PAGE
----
Decollete. [Newspaper Article] — Queenscliff Sentinel, Drysdale, Portarlington & Sorrento Advertiser — 26 March 1887
Decollete. Mr. Jowles (at the party).-" Miss De Vere is about to play." Mr. Bowles.-" Ah, indeed ! Where is she ?" Mr. J.-" There. Mr. De Snooks is just leading her to the piano." Mr. B.-" That Miss De Vere ?" Mr. J.-" Yes. She is one of our fore most society ladies. Handsome shoulders, hasn t she ?" Mr. B.-' She has. But I say, old fel low, she must find piano playing very ar duouis work." Mr. J.-" Why do you think so ?" Mr. B.-- Because she seems to have un dressed herself for it."
The Advantages of Training. [Newspaper Article] — Queenscliff Sentinel, Drysdale, Portarlington & Sorrento Advertiser — 26 March 1887
The Advantages of Training. " Please, sir, can you help an orphan-?" piped a shrill voice- from down near the level of the footpath at the intersection of Bourke and Swanston streets. The gentle man accosted came to a halt, and, looking down, beheld a wee'bit of an urchin peeping up at him. " On this rainy, night I am without shelter or that which will procure me food or a place to' lay my head," continued the small apparition, in a very thin, squeaky voice. The predestrian was somewhat surprised to be solicited in such precise language from so small a bundle of rags. " Why don't you go home ?" he queried. "I h-ve neither home nor parents," re plied the child, his frame racked with a convulsive sob. The gentleman, with .a puzzled look on his face, dropped a shilling into the hand of the urchin and walked away, followed by a. -shrill "Oh, thank you, kind.sir I" Two minutes later a piercing whistle came :fromin the little bbhndle :of rags. ..The :next instait anothersmniall boiy darte...
Inflammability of Diamonds. [Newspaper Article] — Queenscliff Sentinel, Drysdale, Portarlington & Sorrento Advertiser — 26 March 1887
Inflammability of Diamonds. The ancients were as sure no diamonds could be burnt as they were that none could be broken. Adamas," the indomitable, yielded neither to fire nor force. It was not till 1600 that De Boot suspected :its in flammability, nor till 1673 was it actually burnt. In 1691 Averani and Targioni, of Climento, at the instigation of Cosmo III., the Grand Duke of Florence, burnt the diamond in the concentrated focus of the sun's rays, where it was seen to crack, coruscate, .and finally disappear. They had tried to learn the secret of its. composition, and, like a true martyr, it had perished, un confessed; it had burnt itself out like a sun. Forty-four years after the death of Newton (who guessed the diamond to be some "unc tuous body coagulated ") a magnificent diamond was burnt on July 26, 1771, in the laboratory of M. Macquer and in the pre sence, among others, of a well-known Paris ian jeweller, M. de Rlanc, who, notwithstand ing what he had just seen, stood forwar...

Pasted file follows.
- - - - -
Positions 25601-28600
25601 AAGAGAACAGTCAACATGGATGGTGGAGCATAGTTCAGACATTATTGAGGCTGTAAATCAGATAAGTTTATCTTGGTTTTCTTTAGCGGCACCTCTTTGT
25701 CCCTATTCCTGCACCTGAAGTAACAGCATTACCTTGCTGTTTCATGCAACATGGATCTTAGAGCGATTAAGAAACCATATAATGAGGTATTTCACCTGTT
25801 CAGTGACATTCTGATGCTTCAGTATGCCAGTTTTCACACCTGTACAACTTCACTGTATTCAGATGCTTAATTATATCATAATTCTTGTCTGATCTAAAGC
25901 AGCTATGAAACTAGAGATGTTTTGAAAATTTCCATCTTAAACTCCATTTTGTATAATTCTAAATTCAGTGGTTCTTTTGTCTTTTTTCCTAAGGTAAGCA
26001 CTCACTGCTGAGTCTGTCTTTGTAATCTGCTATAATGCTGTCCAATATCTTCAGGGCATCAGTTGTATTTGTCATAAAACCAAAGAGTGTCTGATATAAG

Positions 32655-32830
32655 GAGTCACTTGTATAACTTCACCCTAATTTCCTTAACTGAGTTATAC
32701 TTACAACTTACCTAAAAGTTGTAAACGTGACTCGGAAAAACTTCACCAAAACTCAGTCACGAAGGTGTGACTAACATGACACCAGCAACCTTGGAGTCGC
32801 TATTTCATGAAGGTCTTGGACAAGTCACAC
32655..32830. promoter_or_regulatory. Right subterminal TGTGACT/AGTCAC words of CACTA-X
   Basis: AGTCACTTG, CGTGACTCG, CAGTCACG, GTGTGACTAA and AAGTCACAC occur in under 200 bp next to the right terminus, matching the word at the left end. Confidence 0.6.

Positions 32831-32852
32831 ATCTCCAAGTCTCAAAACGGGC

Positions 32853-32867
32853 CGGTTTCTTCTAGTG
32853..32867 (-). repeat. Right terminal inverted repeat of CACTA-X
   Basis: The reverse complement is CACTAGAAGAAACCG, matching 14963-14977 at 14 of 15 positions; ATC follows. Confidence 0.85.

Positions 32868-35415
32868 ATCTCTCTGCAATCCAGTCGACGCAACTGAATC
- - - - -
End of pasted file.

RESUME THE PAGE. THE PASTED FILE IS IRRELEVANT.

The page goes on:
No Title [Newspaper Article] — Queenscliff Sentinel, Drysdale, Portarlington & Sorrento Advertiser — 26 March 1887
Much ado about nothing--Gossip on the present society dress. " When does a man weigh most?".is the heading of an article in a health journal. That is an easy one. He weighs most when he steps on our corns. A Queensland newspaper gives an ac count of a man who tried to hang himself with a towel and came down with a crash. Such levity is ill-timed. "Why an actor quits drink'" is the head. ing of an article that is printed in a Temrn perance paper. We haven't read it, but imagine it was because he was broke. fHow bold and outspoken our sporting' writers are I Professional footraces for::large stakes are repeatedly "started'" by aead. ainb:ietting man.: Yete how ''ften doeis pressman:cntirpli l i 7 tieo l state oftliings! r 'It used to be, and no doubt still is, an occasional custom w'ith boys, for one :who' :has been " wallopped" by a' stronger to let his vanquisher 'alone and " take it out" of a smaller associate. ' We are reminded of this by the "healing "games that are going on here...
Character Written on the Forehead. [Newspaper Article] — Queenscliff Sentinel, Drysdale, Portarlington & Sorrento Advertiser — 26 March 1887
Character Written on the Fore head. " I cannot exprebs anopinion on the subject of painlistry or i ven Upon phrenology," said a well-known surgeon to a reporter, for, the Mlai and Express r?ecenly, ' for I have never studied either of them; but I do know that th,: forehead has a language of its own. By studying it the character of the person c;.n be detertmined almost to a cer tainty. Take ,a au an who. has a very re nrt ating forehead, which is low and shallow, you will find him deficient in intellect. If only slightly retreating, or what: appears to be retreating from the fullness of the forms over the eyes, you will find him very sus ceptible, very imaginative, as well ai ha moruus and witty. Compare the forehea .s of those persons you know with such of their characteristics as, you may be ac quainted with; and you will find that those. noted as being slow and dull will have very projecting foreheads. On the other hand. among men noted for their solid understand ing, powers of-co...